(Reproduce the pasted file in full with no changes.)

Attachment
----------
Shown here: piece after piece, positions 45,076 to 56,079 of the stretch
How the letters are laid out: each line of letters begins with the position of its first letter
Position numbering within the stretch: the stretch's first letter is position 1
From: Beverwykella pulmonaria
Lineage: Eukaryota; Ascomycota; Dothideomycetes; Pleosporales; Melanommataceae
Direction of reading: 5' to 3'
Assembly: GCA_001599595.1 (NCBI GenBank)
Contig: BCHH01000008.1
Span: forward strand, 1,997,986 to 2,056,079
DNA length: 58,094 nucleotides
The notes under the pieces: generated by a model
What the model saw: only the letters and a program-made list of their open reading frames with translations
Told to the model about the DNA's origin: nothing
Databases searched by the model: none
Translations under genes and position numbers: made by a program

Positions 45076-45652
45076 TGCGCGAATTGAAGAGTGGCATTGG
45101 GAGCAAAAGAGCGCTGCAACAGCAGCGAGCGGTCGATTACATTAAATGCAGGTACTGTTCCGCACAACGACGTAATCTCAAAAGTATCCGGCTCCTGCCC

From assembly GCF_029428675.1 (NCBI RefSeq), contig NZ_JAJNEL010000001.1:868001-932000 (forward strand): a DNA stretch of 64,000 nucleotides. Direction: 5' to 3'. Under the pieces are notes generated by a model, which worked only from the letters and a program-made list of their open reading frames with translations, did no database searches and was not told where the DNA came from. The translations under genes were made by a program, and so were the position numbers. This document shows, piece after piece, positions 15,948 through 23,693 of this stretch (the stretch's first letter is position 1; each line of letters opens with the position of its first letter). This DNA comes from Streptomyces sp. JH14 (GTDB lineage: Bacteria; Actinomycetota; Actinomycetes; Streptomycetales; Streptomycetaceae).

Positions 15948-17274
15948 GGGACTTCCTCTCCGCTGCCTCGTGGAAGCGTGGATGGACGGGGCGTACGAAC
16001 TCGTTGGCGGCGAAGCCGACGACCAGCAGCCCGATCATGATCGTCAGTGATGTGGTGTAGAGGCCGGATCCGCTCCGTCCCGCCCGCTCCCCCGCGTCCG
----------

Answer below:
Shown here: piece after piece, positions 45,076 to 56,079 of the stretch
How the letters are laid out: each line of letters begins with the position of its first letter
Position numbering within the stretch: the stretch's first letter is position 1
From: Beverwykella pulmonaria
Lineage: Eukaryota; Ascomycota; Dothideomycetes; Pleosporales; Melanommataceae
Direction of reading: 5' to 3'
Assembly: GCA_001599595.1 (NCBI GenBank)
Contig: BCHH01000008.1
Span: forward strand, 1,997,986 to 2,056,079
DNA length: 58,094 nucleotides
The notes under the pieces: generated by a model
What the model saw: only the letters and a program-made list of their open reading frames with translations
Told to the model about the DNA's origin: nothing
Databases searched by the model: none
Translations under genes and position numbers: made by a program

Positions 45076-45652
45076 TGCGCGAATTGAAGAGTGGCATTGG
45101 GAGCAAAAGAGCGCTGCAACAGCAGCGAGCGGTCGATTACATTAAATGCAGGTACTGTTCCGCACAACGACGTAATCTCAAAAGTATCCGGCTCCTGCCC

From assembly GCF_029428675.1 (NCBI RefSeq), contig NZ_JAJNEL010000001.1:868001-932000 (forward strand): a DNA stretch of 64,000 nucleotides. Direction: 5' to 3'. Under the pieces are notes generated by a model, which worked only from the letters and a program-made list of their open reading frames with translations, did no database searches and was not told where the DNA came from. The translations under genes were made by a program, and so were the position numbers. This document shows, piece after piece, positions 15,948 through 23,693 of this stretch (the stretch's first letter is position 1; each line of letters opens with the position of its first letter). This DNA comes from Streptomyces sp. JH14 (GTDB lineage: Bacteria; Actinomycetota; Actinomycetes; Streptomycetales; Streptomycetaceae).

Positions 15948-17274
15948 GGGACTTCCTCTCCGCTGCCTCGTGGAAGCGTGGATGGACGGGGCGTACGAAC
16001 TCGTTGGCGGCGAAGCCGACGACCAGCAGCCCGATCATGATCGTCAGTGATGTGGTGTAGAGGCCGGATCCGCTCCGTCCCGCCCGCTCCCCCGCGTCCG